TOBACCO: Countries Plan Restrictions At WHO Meeting
Meeting last week in Geneva, Switzerland, officials from 150 countries "laid the groundwork" for a new global treaty targeted at reducing the sale and use of tobacco products, the New York Times reports. The World Health Organization, which hosted the meetings, advocates that an international agreement be signed by 2003 that would ban multinational tobacco companies from advertising and sponsoring sporting events, increase taxes on cigarettes, reduce the smuggling of cigarettes and reduce the number of teen smokers. "During the six-day opening negotiations," most of the countries agreed to the advertising and sponsorship ban, but the United States negotiator, Thomas Novotny of HHS, said, "We stop short of supporting a complete plan," citing issues of free speech protections. A "blanket ban" is also subject to free trade regulations, as the European Court of Justice ruled earlier this month that the European Union's proposal to ban tobacco advertising illegally "blocked free movement of goods and services." The American Lung Association praised the United States for supporting measures to limit smoking in public.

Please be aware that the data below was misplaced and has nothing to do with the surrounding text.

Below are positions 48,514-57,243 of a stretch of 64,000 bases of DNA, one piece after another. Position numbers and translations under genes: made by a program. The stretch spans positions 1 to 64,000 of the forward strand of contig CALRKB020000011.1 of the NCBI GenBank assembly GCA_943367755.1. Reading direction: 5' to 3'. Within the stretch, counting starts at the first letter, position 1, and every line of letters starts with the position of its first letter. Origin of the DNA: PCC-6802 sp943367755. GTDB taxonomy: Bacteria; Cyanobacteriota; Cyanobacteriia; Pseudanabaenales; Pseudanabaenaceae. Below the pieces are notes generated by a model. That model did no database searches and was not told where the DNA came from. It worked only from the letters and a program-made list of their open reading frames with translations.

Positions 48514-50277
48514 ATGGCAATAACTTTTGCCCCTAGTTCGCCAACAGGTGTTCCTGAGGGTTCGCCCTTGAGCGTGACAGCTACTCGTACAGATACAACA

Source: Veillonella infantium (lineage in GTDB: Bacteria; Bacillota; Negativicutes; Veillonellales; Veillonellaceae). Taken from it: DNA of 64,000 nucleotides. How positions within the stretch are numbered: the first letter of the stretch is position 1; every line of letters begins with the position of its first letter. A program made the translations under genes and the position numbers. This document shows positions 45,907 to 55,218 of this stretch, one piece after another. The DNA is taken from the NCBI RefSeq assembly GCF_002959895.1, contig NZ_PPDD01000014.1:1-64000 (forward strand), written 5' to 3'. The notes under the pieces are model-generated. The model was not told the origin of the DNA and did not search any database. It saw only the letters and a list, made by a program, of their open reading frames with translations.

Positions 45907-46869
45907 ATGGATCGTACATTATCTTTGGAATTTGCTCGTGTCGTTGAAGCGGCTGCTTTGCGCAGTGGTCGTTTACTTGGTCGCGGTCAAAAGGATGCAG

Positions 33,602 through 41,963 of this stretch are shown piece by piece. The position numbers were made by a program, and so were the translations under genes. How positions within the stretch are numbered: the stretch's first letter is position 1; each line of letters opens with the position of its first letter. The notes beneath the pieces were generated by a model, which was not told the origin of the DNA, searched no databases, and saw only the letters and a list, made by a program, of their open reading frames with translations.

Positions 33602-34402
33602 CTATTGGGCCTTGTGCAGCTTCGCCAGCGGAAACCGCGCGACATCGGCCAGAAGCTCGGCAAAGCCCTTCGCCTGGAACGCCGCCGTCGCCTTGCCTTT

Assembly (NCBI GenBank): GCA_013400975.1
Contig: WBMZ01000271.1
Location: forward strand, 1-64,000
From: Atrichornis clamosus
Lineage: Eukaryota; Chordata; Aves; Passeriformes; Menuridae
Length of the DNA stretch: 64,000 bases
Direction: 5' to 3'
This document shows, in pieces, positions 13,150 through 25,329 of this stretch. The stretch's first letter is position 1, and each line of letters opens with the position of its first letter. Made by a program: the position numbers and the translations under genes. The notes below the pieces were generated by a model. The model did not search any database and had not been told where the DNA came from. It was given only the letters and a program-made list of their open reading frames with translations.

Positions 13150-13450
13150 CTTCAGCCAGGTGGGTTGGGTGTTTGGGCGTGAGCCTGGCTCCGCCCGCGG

Despite "the atmosphere of unexpected harmony" at the session, tobacco-growing countries want to know if they will receive financial help "while they wean their economies" off of tobacco profits. The United States and Canada offered "bilateral and voluntary funding," as opposed to the "global fund with mandatory assessments" that some poor countries advocate. In addition, Celso Amorim, chair of the meeting and representative from tobacco-exporting Brazil, said further discussion was needed on how to reduce the incidence of tobacco smuggling. In addition, antitobacco activists are concerned that the consensus reached in Geneva "might be eroded once officials faced lobbying by well- funded tobacco forces" (Olson, New York Times, 10/22).